Few people anticipated that rebounding populations would create a new problem: an increase in animal attacks as predators returned to former ranges now occupied by humans. In August 2002, a black bear killed a 5-month-old girl in the Catskills, 160 km northwest of New York City; the baby had been sleeping in a carriage on the porch. In January 2004, a mountain lion killed a male bicyclist in Whiting Ranch Wilderness Park in Orange County, California, then attacked a 31-year-old woman a few hours later. Other cyclists managed to save the victim, but not before she sustained serious injuries.
In October 2007, an alligator snatched and killed an 83-year-old woman outside her daughter’s home in Savannah, Georgia. The next day, her body was found in a pond, her hands and a foot missing. In May 2008, a coyote bit a two-year-old girl playing in a Chino Hills, California, park and attempted to drag her off .
Although the trend is worrying, the absolute number of attacks remains small. Fatal black bear attacks on humans have doubled since the late 1970s, increasing from one to just two incidents per year. (About six people are injured each year.) Between 1890 and 2008, there were 110 mountain lion attacks in North America; half of the 20 fatalities resulting from these attacks occurred in the past two decades. Despite an alligator population too large to count, the US had just 391 attacks and 18 fatalities between 1948 and 2005. Coyotes have caused only one known fatality in the US.
Still, the relationship between animals and humans is proving to be more complex than simply kill ’em all or love ’em all – even though some of the old, romantic ideas about living at one with nature linger. “If you ask people why they moved where they did, you discover that they moved to be immersed in nature and wildlife,” says Marc Bekoff , professor emeritus of ecology and evolutionary biology at the University of Colorado- Boulder. “Th e fastest way to decrease the experience is to start killing the animals.”
Whether homeowners welcome large animals into their neighbourhoods or see them as life-threatening intruders, most people recognise that we’ve entered a new era: predators and humans today often share the same terrain, and their daily routines intersect in ways that challenge conventional ideas about humans and nature.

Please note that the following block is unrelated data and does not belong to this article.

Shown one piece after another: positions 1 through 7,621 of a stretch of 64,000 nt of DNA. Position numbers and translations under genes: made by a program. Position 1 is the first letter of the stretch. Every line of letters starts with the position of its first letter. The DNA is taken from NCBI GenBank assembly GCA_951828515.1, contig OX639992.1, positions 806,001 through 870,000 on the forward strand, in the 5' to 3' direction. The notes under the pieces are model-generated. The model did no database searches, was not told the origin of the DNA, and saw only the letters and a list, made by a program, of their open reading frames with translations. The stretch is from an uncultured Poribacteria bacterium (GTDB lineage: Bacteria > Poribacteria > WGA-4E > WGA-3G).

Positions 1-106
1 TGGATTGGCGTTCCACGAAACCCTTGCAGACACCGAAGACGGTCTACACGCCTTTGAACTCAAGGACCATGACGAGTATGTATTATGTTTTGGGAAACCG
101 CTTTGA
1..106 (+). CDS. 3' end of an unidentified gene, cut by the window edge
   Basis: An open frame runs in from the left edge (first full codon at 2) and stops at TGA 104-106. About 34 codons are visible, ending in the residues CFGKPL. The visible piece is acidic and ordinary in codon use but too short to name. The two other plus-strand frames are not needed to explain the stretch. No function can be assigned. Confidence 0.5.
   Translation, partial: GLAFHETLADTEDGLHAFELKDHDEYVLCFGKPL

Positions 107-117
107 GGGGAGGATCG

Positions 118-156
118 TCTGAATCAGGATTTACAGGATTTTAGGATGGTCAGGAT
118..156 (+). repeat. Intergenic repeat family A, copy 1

The carefully manicured lawns of suburban and exurban developments may look domesticated, but they often occupy what were recently wildlands. These transitional zones between habitats, known as ecotones, are expanding at an unprecedented rate – providing more opportunities for humanpredator interaction. Urban land area in the US has quadrupled from 6 million hectares in 1945 to 24 million hectares in 2002; rural residential land has increased by an average of 485 000 ha per year since 1980.
But the spread of human populations doesn’t necessarily come at the expense of predators. The semi-wild environments desired by humans are often equally attractive to apex animals, and in many regions, human and predator populations are growing hand-in-hand. Nowhere is this more evident than in America’s gator belt, which extends from North Carolina down through Florida and west to Louisiana and Texas.
There, people have moved into the wetlands where alligators live, and they’ve created ponds and canals within subdivisions that alligators consider appealing habitats.
In July 2008, 11-year-old Devin Funck and two friends escaped the stifl ing Louisiana heat by taking a dip in Crystal Lake, a flooded former gravel pit in a subdivision near Slidell. Funck was playing in the shallows when an alligator grabbed his arm, dragged him to deeper water and pulled him under. After a struggle, Funck poked the gator in the eye and pulled free, but his left arm was gone, torn off at the shoulder. Friends ran for help, and within an hour emergency responders were rushing the boy to hospital.